The Huffington Post
February 14, 2013


People often wonder why gay and lesbian Catholics and their allies remain in the Church. The staying can be difficult, but the answer is easy. Most of us find the liturgy and the spiritual community so fulfilling, and we find the social justice tradition of the Church so challenging and inspiring, that these outweigh the considerable pain of life in a community that considers some of us "disordered."

In recent decades our leaders have inspired us to oppose war, fight poverty and make a welcome for undocumented immigrants. They have signaled that hospitality and justice can't just remain personal practices; they must become social practices installed in law. That's a vision we embrace and work hard to realize because of their leadership and because we believe Christ welcomes all.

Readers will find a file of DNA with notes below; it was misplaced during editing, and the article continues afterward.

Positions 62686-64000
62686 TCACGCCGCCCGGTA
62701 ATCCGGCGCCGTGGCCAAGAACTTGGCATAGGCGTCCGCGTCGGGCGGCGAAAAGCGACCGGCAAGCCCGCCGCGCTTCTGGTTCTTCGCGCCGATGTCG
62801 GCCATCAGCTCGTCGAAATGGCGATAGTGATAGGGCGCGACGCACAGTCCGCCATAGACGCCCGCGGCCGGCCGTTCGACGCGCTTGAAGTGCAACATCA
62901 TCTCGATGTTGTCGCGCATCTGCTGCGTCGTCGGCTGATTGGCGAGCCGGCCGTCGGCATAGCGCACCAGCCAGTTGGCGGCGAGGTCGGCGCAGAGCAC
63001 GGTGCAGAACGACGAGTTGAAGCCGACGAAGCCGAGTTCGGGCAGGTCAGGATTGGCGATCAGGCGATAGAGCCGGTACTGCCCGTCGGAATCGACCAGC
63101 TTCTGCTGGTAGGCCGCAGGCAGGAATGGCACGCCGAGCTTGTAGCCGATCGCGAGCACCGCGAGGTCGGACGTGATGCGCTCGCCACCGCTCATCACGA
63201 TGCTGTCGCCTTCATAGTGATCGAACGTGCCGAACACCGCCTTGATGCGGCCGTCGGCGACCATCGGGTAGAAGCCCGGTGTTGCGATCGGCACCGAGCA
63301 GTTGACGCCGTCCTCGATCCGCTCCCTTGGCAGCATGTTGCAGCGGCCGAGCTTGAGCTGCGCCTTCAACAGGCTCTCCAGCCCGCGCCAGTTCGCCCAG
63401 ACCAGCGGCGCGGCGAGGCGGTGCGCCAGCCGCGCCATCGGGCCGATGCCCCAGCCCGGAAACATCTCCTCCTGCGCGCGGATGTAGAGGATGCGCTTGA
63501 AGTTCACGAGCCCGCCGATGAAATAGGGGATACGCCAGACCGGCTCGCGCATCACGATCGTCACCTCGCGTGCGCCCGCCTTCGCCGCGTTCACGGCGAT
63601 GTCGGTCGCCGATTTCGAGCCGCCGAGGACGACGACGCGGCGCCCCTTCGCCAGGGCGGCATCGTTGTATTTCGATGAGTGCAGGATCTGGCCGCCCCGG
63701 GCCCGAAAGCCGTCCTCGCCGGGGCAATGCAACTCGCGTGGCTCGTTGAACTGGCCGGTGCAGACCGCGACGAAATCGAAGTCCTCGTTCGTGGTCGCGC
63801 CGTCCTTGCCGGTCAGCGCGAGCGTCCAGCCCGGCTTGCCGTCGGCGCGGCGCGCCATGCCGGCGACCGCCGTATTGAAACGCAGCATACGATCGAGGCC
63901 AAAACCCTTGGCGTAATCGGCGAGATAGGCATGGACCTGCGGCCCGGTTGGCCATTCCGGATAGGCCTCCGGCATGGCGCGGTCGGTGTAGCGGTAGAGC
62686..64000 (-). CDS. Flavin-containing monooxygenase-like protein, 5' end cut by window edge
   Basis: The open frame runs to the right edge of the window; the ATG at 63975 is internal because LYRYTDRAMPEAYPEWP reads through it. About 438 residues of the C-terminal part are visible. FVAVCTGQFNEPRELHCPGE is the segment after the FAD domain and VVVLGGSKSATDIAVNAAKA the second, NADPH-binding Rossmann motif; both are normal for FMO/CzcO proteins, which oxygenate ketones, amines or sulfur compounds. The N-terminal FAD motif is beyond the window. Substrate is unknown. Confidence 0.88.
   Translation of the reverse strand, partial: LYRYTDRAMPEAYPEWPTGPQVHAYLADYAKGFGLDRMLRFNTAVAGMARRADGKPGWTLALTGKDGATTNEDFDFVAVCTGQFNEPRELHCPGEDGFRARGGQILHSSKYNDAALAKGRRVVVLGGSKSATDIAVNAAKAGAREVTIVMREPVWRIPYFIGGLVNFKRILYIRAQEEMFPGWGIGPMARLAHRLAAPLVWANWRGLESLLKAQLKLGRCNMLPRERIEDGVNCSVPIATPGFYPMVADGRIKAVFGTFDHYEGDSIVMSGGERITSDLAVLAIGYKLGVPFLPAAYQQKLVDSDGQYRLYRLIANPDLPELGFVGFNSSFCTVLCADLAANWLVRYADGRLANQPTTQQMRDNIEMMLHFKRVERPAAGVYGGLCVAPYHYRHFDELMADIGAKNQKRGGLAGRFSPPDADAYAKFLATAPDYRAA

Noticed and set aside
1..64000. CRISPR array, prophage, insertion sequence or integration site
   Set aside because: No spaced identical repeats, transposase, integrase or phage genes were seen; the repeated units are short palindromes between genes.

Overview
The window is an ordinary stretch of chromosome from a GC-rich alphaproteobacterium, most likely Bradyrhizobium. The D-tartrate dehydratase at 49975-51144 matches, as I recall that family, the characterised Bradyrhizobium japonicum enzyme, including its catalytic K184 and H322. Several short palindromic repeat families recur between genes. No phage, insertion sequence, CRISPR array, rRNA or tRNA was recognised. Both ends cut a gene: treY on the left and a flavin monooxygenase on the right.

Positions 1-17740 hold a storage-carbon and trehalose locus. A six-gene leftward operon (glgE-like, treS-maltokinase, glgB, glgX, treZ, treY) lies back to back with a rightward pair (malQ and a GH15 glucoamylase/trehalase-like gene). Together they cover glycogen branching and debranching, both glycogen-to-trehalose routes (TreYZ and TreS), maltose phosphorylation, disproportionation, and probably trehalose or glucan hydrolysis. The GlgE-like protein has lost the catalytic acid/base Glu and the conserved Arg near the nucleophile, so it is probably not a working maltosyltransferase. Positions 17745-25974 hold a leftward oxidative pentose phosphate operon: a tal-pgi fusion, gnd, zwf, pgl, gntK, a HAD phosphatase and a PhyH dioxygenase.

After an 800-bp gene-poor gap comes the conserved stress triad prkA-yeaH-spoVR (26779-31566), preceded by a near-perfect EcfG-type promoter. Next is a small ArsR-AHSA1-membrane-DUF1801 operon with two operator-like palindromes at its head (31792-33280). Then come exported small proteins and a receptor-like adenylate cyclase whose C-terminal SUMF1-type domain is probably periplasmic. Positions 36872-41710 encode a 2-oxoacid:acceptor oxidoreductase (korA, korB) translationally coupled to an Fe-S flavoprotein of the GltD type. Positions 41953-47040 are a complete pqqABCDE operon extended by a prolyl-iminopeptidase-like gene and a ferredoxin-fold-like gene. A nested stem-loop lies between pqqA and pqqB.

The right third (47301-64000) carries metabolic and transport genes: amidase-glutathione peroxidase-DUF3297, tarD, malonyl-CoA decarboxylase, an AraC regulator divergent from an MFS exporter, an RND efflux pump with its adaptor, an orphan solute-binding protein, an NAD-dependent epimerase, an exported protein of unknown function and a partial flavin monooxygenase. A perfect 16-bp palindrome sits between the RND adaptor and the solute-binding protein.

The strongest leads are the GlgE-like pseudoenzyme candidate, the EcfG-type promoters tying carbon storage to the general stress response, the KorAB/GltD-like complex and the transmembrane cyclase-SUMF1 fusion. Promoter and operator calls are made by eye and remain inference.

We don't find this accustomed inclusion and hospitality in recent statements by our leaders on same-sex marriage. Francis Cardinal George's letters to parishes and to the Catholic New World in January opposed civil marriage for same-sex couples, suggesting that civil same-sex marriage would not only give individuals inappropriate freedoms but also damage society. According to theMiami Herald, Catholic bishops recently wrote a letter to President Obama threatening to oppose any immigration policy that makes provision for immigration of same-sex partners on a basis similar to immigration for married couples.

Cristina Traina and Karen A. Allen discuss the difficulty that many LGBT Catholics have in staying in the church, and urge it to support marriage equality.